Mobility, or options for personal transportation, are another area of research. Here we found that accessibility to public transit in the municipalities as a whole is generally fairly good. Another aspect is how many households have cars in the city center. Car density is consistently lower in the city center than in the municipality as a whole. Car density is lowest in Lund and highest in Trollhättan.


Quick facts

Jönköping’s urban core has the highest City Barometer Index, of 77, followed by Karlstad (76) and Lund (75). At the bottom is Falköping, with an index of 31.


The population of the city center is less than 10 percent of the population of the municipality.

In Lund, 78 percent of the population in the city center have a higher level of education, compared to 26 percent of Katrineholm residents. The national average is 41 percent.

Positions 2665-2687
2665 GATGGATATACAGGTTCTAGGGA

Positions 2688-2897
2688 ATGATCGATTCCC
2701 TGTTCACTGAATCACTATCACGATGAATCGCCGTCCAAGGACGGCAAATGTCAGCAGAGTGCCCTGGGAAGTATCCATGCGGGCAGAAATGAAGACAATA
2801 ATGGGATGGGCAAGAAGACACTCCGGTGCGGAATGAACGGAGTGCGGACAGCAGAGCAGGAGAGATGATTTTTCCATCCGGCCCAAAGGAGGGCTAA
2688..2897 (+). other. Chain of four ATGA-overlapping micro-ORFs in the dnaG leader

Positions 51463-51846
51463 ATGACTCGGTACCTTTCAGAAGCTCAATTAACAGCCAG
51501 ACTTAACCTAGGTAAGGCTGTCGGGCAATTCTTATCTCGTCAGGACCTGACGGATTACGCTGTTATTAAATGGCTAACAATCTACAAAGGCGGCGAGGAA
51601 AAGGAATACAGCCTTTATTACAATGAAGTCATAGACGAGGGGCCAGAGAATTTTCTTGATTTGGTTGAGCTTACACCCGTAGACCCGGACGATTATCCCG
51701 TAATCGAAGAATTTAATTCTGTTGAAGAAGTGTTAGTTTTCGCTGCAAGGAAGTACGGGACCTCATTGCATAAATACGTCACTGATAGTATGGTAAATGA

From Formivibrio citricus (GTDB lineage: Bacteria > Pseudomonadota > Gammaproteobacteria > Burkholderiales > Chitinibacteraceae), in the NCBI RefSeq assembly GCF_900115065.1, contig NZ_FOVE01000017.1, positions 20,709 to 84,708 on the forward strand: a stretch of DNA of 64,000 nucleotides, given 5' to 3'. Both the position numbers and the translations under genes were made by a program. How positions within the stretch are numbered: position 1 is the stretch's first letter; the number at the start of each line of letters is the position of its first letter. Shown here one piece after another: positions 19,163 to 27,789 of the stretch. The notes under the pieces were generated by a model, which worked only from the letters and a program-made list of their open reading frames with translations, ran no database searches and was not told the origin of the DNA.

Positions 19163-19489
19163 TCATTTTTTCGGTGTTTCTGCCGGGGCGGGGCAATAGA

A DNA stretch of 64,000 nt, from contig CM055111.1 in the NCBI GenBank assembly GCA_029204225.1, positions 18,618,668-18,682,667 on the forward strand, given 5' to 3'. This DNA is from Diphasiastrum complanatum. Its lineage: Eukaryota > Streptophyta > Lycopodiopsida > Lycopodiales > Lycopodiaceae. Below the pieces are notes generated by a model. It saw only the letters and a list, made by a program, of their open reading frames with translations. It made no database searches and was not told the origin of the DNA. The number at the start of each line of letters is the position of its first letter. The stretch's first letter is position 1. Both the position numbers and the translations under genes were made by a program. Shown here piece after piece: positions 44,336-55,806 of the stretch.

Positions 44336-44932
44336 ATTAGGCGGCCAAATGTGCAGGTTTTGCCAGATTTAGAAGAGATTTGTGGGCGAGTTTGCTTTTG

Proportion of people employed in various sectors. The highest proportion of people employed in street-level businesses is in the Visby city center, with 35 percent. The highest share of people employed in the knowledge economy was in Oskarshamn with 49 percent, and the greatest proportion of employees in public administration was in Västervik, where 66 percent are employed in that sector.

Lund has Sweden’s least car-dense urban core, where the proportion of cars is only 37 percent of the vehicle density in the municipality as a whole, followed by Södertälje (56%) and Norrköping (57%). Car density is higher in Trollhättan’s urban core (82%).



In summary, we can see that urban cores are major sources of economic value: not only materially, in the form of infrastructure and housing, for example, but also in the form of social capital.

In the study, we present a number of policy recommendations aimed at managing these sources of value. Essentially, these recommendations focus on strengthening city centers from an economic point of view.

For example, we suggest that we should work actively to ensure that more residents and offices move into city centers. A growing population leads to greater purchasing power, which benefits retailers and restaurants. Attracting more companies helps boost clustering effects, contributing to economic growth.